Archive Page 2


Gears of War 2 vs. Resistance 2 on Blend Games

There’s a rather entertaining “debate” going on at Blend Games over whether Gear of War 2 or Resistance 2 will be a better game when they’re eventually released. I put debate in quotes because really it’s just a fanboy flamewar. It is rather entertaining to read, if you enjoy reading unsubstantiated claims by a bunch of idiots. Which I do. There are some rational  people posting in the comments section, but their comments go largely ignored.

I played both original games, offline only. I couldn’t really get into Resistance, so I didn’t finish it. Story was cool, but the controls felt kinda sloppy and the early weapons in the game felt uninspired. Also, I’m sick of gray and brown color palettes. Ugh. I considered buying a PS3 when I first saw Resistance: FoM, but I wasn’t impressed enough with it to drop the $600.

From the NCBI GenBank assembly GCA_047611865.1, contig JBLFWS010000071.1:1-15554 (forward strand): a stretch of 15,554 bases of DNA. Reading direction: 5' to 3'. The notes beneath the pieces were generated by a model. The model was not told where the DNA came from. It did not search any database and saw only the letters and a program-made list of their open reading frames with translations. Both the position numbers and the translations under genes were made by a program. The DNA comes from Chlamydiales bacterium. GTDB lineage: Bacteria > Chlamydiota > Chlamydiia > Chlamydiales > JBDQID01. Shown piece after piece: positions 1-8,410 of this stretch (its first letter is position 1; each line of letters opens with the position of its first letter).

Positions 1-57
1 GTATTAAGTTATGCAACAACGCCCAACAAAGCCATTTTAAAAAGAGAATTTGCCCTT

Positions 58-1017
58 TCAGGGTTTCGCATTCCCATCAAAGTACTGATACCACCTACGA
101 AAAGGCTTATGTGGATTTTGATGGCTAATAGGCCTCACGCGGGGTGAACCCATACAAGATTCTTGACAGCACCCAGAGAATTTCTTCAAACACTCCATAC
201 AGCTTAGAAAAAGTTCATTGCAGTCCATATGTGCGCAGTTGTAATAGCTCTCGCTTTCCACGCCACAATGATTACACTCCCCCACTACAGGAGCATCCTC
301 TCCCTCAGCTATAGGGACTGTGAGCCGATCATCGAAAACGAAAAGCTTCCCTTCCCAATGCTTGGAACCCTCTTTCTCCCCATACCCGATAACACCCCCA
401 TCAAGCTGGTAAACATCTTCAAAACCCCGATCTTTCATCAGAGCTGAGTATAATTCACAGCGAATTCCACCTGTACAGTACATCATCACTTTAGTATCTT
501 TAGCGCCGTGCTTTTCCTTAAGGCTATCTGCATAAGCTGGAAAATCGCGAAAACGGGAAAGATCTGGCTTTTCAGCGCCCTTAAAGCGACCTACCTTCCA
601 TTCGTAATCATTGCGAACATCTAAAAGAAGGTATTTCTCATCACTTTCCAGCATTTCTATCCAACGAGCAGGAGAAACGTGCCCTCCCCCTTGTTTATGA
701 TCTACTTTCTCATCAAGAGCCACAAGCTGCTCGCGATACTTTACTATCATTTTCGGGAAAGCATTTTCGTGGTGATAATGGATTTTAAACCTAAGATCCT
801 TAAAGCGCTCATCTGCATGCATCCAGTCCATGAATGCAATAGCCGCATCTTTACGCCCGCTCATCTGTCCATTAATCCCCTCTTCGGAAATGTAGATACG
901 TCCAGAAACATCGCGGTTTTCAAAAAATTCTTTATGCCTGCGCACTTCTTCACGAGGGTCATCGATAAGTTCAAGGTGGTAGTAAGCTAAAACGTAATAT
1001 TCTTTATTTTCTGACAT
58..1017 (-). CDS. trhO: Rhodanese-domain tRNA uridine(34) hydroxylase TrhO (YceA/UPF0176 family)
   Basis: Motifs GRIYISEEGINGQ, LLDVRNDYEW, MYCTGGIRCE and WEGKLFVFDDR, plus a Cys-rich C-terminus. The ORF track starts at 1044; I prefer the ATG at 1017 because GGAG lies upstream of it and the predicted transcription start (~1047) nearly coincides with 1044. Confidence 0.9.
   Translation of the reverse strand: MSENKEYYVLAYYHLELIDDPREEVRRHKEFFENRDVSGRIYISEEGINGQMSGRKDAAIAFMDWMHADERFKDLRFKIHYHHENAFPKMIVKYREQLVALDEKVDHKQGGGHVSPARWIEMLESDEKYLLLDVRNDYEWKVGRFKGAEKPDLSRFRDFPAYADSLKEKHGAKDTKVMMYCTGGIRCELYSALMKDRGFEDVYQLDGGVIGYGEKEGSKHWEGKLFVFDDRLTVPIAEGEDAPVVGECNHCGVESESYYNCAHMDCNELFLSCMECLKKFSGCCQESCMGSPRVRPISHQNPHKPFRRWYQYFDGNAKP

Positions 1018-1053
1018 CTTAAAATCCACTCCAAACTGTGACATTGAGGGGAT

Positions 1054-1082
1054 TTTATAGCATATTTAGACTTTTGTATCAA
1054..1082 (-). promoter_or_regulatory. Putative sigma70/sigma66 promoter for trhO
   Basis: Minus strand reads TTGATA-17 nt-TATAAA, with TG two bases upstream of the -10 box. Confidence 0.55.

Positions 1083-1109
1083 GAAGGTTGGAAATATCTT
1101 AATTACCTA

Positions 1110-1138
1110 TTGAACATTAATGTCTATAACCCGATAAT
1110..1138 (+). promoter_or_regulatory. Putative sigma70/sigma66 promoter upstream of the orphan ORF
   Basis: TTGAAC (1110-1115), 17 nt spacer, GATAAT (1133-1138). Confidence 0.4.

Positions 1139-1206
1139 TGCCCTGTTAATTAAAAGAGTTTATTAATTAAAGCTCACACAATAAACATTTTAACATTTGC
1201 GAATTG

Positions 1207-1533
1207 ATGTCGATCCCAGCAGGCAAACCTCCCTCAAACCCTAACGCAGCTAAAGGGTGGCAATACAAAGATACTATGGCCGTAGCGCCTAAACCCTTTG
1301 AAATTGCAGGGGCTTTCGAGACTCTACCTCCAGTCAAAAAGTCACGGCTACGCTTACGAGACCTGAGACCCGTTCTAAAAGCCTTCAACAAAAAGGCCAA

I actually bought a X360 because of Gears. Some of my best gaming moments came from playing its co-op mode with a buddy. The story was spotty on the details, and the characters are mostly one-dimensional testosterone junkies. But it PLAYED really well. Plus, it has A CHAINSAW GUN. Awesome.

I didn’t play either of the games online. I don’t own a PS3 and I’m a PC gamer at heart, so paying $50 a year to play games online seems like a rip-off. And 60-player online modes may make you console-exclusive guys go nuts, but that kind of capability has been around in PC games for a while. I’m glad the console guys are getting that kind of experience now, though.

Anyway, only time will tell. In the meantime, go laugh at the flamewar.


The derivative nature of games and art

Sometimes gamers just need someone to give it to us straight. It helps if it comes from a fellow fan, as is the case with Pete Haas’s editorial over at the games section of Cinema Blend, instead of some blowhard like Roger Ebert.

Haas begins by explaining that although RPG’s are his favorite genre, there are some conventions that need addressing. These are the things that pop up in almost every RPG. Everyone knows they’re outdated methods for moving the story along, but everyone just accepts them as a standard of the genre and there’s nothing to be done about them.